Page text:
Fig. 5: Hyperterminal window for COM port selection

LED1 acts as the power indicator and R2 limits the current through LED1.

Construction and testing


An actual-size, single-side PCB for the microcontroller-based pulse counter is shown in Fig. 2 and its component layout in Fig. 3. Assemble the circuit on a PCB as it minimises time and assembly errors. Carefully assemble the components and double-check for any overlooked error. Connect the assembled circuit to the COM port of the computer. The accumulated pulse count transferred is sent to the PC through the COM port using the HyperTerminal program. To open the HyperTerminal program, go to Start Programs Accessories Communications HyperTerminal. You will see a window as shown in Fig. 4. Type the desired name and click ok. Select a COM port (refer Fig. 5) while ignoring the other options and click ok.

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Now select the baud rate as 9600, data bits as 8, parity as none, stop bits as 1, flow control as Xon/Xoff and click ok (refer Fig. 6). The microcontroller counts the received pulses and sends the pulse count to the hyper terminal and LCD. You will see a message on the screen as shown in Fig. 8. Simultaneously, the pulse count appears on the LCD. to give the correct speed (9600 bits per second). SCON gives the necessary UART signal and your data is sent serially. When port pin P3.5 (T1) goes low, the internal counFig. 7: Count on ter increases by hyperterminal screen one. This count is displayed on the LCD as well as hyper terminal of the PC. EFY note. The source code of this project has been included in this months EFY-CD and is also available on www.efymag.com website.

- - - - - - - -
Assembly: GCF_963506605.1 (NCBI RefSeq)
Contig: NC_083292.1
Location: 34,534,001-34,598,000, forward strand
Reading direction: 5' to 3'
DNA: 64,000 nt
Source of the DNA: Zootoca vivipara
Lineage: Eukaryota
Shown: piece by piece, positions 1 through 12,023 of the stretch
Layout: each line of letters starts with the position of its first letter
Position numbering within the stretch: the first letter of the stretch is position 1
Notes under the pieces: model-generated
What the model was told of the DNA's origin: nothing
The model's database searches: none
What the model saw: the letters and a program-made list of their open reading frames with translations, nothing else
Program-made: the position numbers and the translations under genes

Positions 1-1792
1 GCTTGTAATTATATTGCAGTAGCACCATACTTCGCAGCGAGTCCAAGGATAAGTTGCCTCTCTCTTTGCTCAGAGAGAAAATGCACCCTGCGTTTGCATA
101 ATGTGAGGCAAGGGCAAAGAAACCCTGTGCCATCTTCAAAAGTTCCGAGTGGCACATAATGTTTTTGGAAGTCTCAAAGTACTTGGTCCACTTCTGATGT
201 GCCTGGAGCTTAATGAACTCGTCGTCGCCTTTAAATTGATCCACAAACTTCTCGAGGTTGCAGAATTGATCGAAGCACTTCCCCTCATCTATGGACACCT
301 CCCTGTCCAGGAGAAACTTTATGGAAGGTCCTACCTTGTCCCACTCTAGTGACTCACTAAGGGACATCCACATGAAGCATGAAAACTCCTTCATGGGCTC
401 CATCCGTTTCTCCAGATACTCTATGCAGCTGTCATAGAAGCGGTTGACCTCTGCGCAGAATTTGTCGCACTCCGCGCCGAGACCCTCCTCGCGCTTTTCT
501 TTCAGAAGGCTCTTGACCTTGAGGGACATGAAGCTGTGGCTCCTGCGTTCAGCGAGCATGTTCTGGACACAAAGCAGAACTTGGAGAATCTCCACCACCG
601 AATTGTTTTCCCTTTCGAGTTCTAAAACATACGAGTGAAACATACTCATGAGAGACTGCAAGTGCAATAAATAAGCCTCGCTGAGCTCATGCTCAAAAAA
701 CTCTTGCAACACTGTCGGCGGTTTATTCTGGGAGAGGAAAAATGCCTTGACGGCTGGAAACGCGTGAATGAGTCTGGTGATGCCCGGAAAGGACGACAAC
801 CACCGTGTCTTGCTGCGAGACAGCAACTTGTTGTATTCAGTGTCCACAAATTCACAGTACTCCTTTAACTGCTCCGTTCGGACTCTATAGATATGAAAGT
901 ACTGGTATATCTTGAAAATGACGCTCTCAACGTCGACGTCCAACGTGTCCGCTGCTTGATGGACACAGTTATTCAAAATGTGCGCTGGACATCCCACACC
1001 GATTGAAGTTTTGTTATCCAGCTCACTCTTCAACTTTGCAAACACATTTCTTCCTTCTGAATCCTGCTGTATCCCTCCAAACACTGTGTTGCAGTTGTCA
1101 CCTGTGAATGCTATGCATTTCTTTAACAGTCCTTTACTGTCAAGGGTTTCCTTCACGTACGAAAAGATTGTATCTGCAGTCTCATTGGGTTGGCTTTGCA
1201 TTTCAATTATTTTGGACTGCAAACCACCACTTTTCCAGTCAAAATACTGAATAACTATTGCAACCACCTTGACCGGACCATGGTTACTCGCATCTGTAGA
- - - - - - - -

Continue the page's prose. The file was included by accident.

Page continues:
software
The software for this project is given at the end of this article. It is written in C language and compiled using Keil Vision4 compiler. Burn the generated hex code into the microcontroller using a suitable programmer. In the software, first enable timer

Fig. 6: Hyperterminal window for selection of baud rate, data bits, parity, stop bits and flow control

and serial interrupts. Then configure the timer by mode and reload value

#include<reg51.h> #define LCD P1 unsigned int Count,d1,d2,d3,d4,x1,x2,x3,x4; sbit Pulse = P3^5; sbit LED = P3^7; sbit rs = P3^4; sbit rw = P3^3; sbit en = P3^2; void LCDInit (); void lcdcmd (unsigned char); void lcdwrt (unsigned char); void Delay (unsigned int); void Convert (unsigned int); void SerialTx (unsigned char); void main(void) { unsigned char z,Display; unsigned char code str1[]= PULSE COUNTER ; unsigned char code str2[]= Design By ; unsigned char code str3[]= HIMANSHU ; unsigned char code str4[]= SHARMA ; unsigned char code str5[]=PULSE: 0000 ; P0=0xFF; P1=0xFF; P2=0xFF; P3=0xFF; IE=0x00; Count=0x00; ///////SERIALIZATION DATA/////// TMOD = 0x20; TH1 = 0xFD; SCON = 0x50; TR1 = 1; LED = 0x00; LCDInit(); for(z=0;z<16;z++) { Display=str1[z]; lcdwrt(Display); Delay(1); SerialTx(Display); Delay(1); } SerialTx(\r); SerialTx(\n); lcdcmd(0xC0); for(z=0;z<16;z++) { Display=str2[z]; lcdwrt(Display); Delay(1); SerialTx(Display); Delay(1); } Delay(200); SerialTx(\r); SerialTx(\n); lcdcmd(0x01);

Delay(1); for(z=0;z<16;z++) {

counter.c
Display=str3[z]; lcdwrt(Display); Delay(1); SerialTx(Display); Delay(1);

} SerialTx(\r); SerialTx(\n); lcdcmd(0xC0); for(z=0;z<16;z++) { Display=str4[z]; lcdwrt(Display); Delay(1); SerialTx(Display); Delay(1); } Delay(200); SerialTx(\r); SerialTx(\n); lcdcmd(0x01); Delay(1); lcdcmd(0xC0); for(z=0;z<16;z++) { Display=str5[z]; lcdwrt(Display); Delay(1); SerialTx(Display); Delay(1); } Delay(70); SerialTx(\r); SerialTx(\n); while(1) { LED=1; Delay(30); if(Pulse==0) { Count=Count+1; Convert(Count); if(Count==9999) } }

Count=0x00;

} void Convert(unsigned int value) { x1 = value / 10; d1 = value % 10; x2 = x1 / 10; d2 = x1 % 10; x3 = x2 / 10; d3 = x2 % 10; d4 = x3 % 10; d1=d1|0x30; d2=d2|0x30; d3=d3|0x30;

} void LCDInit() { lcdcmd(0x38); Delay(10); lcdcmd(0x0E); Delay(10); lcdcmd(0x01); Delay(10); lcdcmd(0x0C); Delay(10); lcdcmd(0x80); Delay(10); return; } void lcdcmd(unsigned char value) { LCD=value; rs=0; rw=0; en=1; Delay(1); en=0; return; } void lcdwrt(unsigned char value) { LCD=value; rs=1; rw=0; en=1; Delay(1); en=0; return; } void SerialTx(unsigned char value) { SBUF = value; while(TI==0); TI = 0; } void Delay(unsigned int x) { unsigned int i,j; for (i=0;i<=x;i++) for (j=0;j<=500;j++); }

d4=d4|0x30; lcdcmd(0xC7); lcdwrt(d4); lcdwrt(d3); lcdwrt(d2); lcdwrt(d1); Delay(1); SerialTx(d4); SerialTx(d3); SerialTx(d2); SerialTx(d1); Delay(1); SerialTx(\r); SerialTx(\n); LED=0; Delay(30);